What Is the Difference Between a Meyer & a Eureka Lemon Tree?

Updated February 21, 2017

Unlike the Citrus limon "Eureka" lemon tree, the Meyer lemon tree is not a true lemon. Instead, the Meyer lemon is an ornamental pot-plant, likely a hybrid between a mandarin orange tree and a true lemon, native to China. The Eureka, on the other hand, developed from an Italian true lemon seed and is extremely prolific, producing acidic, tart fruits and can even grow in variegated pink lemon plant. While the Meyer and the Eureka have mostly noticeable differences, some differences lie deeper in the plants' genetic make-up.


The Eureka lemon tree will grow 15 to 20 feet tall at maturity. The dwarf Eureka tree reaches 8 to 12 feet in a pot. The Meyer lemon tree is also large, reaching 12 feet tall at full maturity, but just 2 to 4 feet in dwarf form.


The Eureka tree produces elliptical-shaped fruits with a small, protruding nipple on each end. Eureka lemons are the ones shoppers most likely see in a traditional grocery store. The lemons are porous, due to oil glands in the rind. The pulp, or inside of the Eureka lemon is a yellow-orange. The Meyer lemon has a rounder base and a shorter nipple. It also has more of a porous rind, due to its numerous tiny oil glands. The pulp is also yellow-orange.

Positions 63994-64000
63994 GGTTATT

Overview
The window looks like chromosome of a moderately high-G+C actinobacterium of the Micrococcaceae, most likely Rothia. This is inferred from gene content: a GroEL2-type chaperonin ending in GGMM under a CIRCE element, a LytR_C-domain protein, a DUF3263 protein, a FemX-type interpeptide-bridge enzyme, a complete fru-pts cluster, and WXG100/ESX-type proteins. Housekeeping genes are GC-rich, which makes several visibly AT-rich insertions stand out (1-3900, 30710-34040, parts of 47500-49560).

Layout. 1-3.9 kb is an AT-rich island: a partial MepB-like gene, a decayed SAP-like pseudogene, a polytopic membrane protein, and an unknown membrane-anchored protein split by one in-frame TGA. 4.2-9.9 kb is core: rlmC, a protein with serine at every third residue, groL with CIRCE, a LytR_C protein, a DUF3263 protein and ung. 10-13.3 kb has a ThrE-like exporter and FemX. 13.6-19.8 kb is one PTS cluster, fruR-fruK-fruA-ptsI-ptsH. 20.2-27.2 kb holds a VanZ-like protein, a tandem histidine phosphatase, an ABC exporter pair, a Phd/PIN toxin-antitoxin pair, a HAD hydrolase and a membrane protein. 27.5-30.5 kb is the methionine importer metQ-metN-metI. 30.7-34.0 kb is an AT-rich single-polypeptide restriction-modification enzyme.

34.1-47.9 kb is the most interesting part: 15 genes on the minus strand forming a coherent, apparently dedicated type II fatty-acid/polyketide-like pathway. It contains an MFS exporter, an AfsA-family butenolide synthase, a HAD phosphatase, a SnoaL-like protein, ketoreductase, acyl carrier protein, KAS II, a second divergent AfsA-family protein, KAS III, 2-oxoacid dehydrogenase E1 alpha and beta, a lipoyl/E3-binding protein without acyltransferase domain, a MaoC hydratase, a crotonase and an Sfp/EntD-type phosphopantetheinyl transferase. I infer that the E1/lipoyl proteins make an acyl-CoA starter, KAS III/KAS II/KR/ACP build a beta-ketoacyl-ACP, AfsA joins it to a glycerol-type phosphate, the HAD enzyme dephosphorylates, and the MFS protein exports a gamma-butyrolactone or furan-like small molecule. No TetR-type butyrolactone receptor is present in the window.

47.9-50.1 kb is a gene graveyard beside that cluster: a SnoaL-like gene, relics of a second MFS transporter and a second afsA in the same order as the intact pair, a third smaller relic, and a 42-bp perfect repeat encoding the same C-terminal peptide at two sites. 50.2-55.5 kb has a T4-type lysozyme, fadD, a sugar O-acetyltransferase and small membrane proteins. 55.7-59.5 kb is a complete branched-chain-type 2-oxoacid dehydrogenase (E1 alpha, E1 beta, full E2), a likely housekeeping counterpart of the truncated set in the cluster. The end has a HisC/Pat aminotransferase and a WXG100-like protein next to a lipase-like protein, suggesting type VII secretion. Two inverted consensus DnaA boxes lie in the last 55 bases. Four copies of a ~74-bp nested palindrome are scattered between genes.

The Meyer lemon tree is prolific, like the Eureka but lives much longer. The Meyer lemon tree can live more than 30 years and produces fruit nearly all year long. The Meyer is most vigorous in producing fruit from fall to winter. The Eureka tree has a short lifespan. It also produces fruit year round but mainly spring into early summer.


The Eureka tree produces fruits which are much more tart and acidic than the Meyer lemon. For eating, Eureka lemons are ideal for flavouring teas, using the rinds to garnish a dessert and juicing, with sugar added to lessen the acidity. Meyer lemons, because they are not true lemons, are ideal for sweeter recipes and flavourings, such as souffl├ęs, lemon tarts and pies. For lemonade, the juice of the Meyer requires less sugar.

Cite this Article A tool to create a citation to reference this article Cite this Article

About the Author

Noelle Carver has been a freelance writer since 2009, with work published in "SSYK" and "The Wolf," two U.K. literary journals. Carver holds a Bachelor of Arts in literature from American University and a Master of Fine Arts in writing from The New School. She lives in New York City.